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To be A-ready for Your #Speech:

1. Rehearse. Don’t get tired of it; it will save you a lot of embarrassment.

2. Perform some risk management: What if the mike/projector doesn’t work properly? What is if there are far more people than expected? What if there is traffic on your way there? In all cases, rule no. 1: Arrive at the venue early. Be prepared for trouble.

3. Check for spelling errors on your PPT or other. Make sure font is acceptable, and don’t use the bells and whistles approach. Keep it sober and professional. There is a formula that says 2 min for each slide, but it could vary widely, depending on the topic, your development of each point, etc. Also ensure that your hyperlinks work well. Text should be kept to a minimum, preferably bullets.

4. You’ve got about 30 seconds to make an impression. Be confident; be organized; be human. Try to start with an interesting hook that could be startling statistics, a bold question – but do not offend the audience-, or an amazing quote. Avoid clichés!

5. Try to involve the audience as often as you deem reasonable. Most adults want to participate. Your audience members want you to acknowledge them, as well as their knowledge, their experiences,and their points of view. Focus on your audience genuinely from the start. Be aware of your audience responsiveness or non-responsiveness, be it positive or negative. Adapt consequently. Ensure you make eye-contact with everyone, and focus on the members of audience who send positive vibes if you’re nervous. Be careful; it is easy to forget people on the sides.

6. Remain genuine. Bonding with the audience should not be an add-on. Your person should reflect authentic interest.

7. Do not move too much, especially when it is without purpose. Smile. It is contagious.

8. Remember that no-one can see that you’re nervous unless you show it. Breathe; oxygen helps your brain, and focus on your message, not on your nervousness.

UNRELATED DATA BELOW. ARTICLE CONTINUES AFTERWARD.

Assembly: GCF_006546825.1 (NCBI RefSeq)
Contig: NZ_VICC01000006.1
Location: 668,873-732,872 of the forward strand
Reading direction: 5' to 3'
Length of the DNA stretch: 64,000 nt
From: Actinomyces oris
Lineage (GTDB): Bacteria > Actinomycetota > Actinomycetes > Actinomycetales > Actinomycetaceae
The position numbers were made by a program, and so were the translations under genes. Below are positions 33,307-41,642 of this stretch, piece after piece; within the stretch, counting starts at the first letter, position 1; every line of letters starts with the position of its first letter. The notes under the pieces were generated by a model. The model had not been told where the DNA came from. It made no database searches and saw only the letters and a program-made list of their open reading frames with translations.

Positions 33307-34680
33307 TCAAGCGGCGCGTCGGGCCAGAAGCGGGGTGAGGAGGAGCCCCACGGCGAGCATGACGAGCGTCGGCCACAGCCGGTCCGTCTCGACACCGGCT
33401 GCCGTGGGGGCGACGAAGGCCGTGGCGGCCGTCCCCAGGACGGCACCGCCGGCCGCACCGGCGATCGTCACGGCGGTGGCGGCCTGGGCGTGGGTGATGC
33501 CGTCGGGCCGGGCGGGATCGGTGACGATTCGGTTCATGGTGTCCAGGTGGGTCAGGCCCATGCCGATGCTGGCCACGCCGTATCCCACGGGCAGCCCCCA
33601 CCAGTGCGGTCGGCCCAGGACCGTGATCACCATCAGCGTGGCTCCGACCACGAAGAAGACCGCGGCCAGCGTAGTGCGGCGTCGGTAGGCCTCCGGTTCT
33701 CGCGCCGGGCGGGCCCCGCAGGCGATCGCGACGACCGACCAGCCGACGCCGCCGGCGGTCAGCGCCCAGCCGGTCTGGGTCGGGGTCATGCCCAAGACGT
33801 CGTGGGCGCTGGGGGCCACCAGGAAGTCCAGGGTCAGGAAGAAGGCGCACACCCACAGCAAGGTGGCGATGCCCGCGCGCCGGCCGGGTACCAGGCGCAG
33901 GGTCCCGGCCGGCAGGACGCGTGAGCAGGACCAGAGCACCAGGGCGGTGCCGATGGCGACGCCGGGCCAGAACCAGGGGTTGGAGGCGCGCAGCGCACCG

9. Enjoy it!

10.Ask for feedback, and build on lessons learned through the entire process.

The author, Radhia Benalia, PMP is Deputy General Manager at CMCS , and a professional with proven track record in public speaking , and public speaking and soft skill training. As her skills spilled over other aspects of her life, she was nominated in 2009 as the candidate chosen to run for the party in office, British Columbia, Canada.

radhia.benalia@gmail.com

Twitter: @RadhiaBenalia

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6 thoughts on “Deliver that Speech!

  1. Excellent tips. One more that I learned from experience: Be sure the people in the back can hear you. After one of my earliest speeches, I asked my husband for honest feedback. He said the people in the back couldn’t hear me and were having their own discussion. Ouch! I had no idea.

  2. Thank you I would have to say that because of the piece of advice you gave us in global university about public speaking and “practice, practice practice”.. my public speaking phobia is minimized, specially when I video taped my self and practiced in front of a mirror… I was like “THAT WASNT ME!! WHO IS SHE?!”
    Tank you a lot,I really appreciate your efforts in teaching us, and YES, public speaking and communication skills as far I have seen in real professional life, it is number ONE privilege for a work candidate

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